Calf Strain (Gastrocnemius/Soleus Strain)
This common injury is a stretching or tearing of the gastrocnemius or soleus muscles of the lower leg. One or both muscles may be affected. Anatomy The gastrocnemius is the calf’s large muscle. The soleus is a smaller muscle beneath the gastrocnemius, slightly lower on the leg. These muscles join to form the Achilles tendon. They help flex the ankle and point the foot downward.
Calf strains commonly occur during athletic activity. Movements such as jumping and pivoting can put great stress on these muscles, causing injury. Calf strains can also be caused by overuse. They can occur during running, or even during walking, especially in people who do not condition properly before exercise.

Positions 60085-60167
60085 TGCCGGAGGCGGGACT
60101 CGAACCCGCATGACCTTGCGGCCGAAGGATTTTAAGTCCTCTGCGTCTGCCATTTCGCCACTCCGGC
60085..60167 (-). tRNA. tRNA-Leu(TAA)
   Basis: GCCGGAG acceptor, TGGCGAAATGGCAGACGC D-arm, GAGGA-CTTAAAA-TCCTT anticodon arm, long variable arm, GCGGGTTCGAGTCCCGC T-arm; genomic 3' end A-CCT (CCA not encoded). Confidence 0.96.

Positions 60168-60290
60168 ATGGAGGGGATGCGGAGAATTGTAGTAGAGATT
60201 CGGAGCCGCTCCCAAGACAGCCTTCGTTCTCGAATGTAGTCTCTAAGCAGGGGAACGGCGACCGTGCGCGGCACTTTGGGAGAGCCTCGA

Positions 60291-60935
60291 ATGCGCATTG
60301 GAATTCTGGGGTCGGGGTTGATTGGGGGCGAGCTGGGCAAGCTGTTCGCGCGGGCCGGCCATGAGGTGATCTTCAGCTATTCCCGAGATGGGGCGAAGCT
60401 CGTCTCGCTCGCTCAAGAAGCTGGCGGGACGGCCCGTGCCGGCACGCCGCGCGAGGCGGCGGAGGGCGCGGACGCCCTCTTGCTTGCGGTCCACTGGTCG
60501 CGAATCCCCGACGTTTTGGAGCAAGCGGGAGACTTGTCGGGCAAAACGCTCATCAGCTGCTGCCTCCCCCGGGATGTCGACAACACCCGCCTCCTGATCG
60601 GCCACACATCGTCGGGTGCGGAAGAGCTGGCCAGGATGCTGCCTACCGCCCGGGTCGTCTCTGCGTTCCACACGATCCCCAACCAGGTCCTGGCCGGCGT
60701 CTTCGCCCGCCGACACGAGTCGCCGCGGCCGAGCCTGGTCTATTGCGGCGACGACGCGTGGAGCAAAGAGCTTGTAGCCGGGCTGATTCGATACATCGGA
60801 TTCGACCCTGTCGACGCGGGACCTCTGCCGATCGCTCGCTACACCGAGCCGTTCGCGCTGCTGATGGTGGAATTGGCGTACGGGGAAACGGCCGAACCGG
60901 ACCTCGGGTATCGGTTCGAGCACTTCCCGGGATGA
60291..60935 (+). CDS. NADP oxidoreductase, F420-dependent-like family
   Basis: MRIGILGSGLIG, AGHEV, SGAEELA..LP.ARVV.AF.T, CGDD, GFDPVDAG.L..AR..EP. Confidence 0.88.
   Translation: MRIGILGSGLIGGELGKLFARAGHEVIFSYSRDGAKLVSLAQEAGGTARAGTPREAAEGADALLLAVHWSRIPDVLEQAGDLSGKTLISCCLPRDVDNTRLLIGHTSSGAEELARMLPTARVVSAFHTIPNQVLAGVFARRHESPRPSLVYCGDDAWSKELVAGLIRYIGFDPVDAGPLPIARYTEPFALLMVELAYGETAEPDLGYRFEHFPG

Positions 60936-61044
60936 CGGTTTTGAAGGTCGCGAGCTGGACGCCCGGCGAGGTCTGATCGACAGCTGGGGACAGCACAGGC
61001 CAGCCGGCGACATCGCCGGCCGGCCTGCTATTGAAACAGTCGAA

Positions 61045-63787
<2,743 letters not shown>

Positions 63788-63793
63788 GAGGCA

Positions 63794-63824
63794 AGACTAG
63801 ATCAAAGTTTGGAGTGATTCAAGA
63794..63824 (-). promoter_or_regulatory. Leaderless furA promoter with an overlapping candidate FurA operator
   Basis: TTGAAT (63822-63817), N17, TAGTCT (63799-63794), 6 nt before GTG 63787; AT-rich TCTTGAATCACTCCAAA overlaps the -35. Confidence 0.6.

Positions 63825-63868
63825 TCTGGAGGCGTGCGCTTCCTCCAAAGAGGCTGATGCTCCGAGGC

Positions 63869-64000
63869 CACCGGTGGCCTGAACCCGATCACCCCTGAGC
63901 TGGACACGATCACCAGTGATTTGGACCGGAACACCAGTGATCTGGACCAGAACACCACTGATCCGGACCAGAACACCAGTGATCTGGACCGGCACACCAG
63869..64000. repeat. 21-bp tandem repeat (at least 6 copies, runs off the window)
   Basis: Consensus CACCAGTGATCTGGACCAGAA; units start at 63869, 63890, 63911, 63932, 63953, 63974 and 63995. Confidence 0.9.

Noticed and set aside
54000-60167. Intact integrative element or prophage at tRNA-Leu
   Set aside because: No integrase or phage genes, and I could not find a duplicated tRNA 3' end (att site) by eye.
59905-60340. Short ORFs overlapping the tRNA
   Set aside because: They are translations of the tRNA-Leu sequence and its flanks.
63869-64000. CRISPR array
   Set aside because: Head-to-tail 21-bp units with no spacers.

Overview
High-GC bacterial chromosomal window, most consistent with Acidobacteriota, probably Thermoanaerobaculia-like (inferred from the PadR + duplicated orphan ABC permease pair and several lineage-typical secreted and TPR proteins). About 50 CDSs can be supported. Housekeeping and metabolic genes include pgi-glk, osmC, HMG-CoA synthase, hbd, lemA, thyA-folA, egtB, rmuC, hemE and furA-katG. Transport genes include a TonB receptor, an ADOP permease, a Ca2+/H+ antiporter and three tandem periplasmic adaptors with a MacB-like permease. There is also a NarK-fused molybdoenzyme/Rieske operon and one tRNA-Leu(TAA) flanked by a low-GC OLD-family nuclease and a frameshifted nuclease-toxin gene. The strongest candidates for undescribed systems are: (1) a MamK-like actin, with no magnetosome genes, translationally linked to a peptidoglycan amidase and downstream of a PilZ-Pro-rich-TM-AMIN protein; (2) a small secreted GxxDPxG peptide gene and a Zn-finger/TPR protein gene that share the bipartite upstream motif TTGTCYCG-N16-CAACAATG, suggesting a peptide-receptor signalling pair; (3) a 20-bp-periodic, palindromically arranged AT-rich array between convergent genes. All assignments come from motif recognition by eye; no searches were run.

Symptoms of a calf muscle strain may vary depending on the severity of the injury. Typically, a person who strains the calf will experience a sudden, sharp pain or popping sensation in the back of the leg. A mild strain may result in minor pain, tightness and soreness in the calf. A moderate strain may result in more pain, along with swelling and bruising. A moderate strain may interfere with a person’s ability to run or jump. A severe strain can cause intense pain, bruising and swelling. A person who has a severe strain may not be able to walk at all.
Treatment options may include rest, ice, compression wraps and anti-inflammatory medications. Physical therapy or massage therapy may also be recommended. A severe tear or a complete rupture may require a brace or surgery.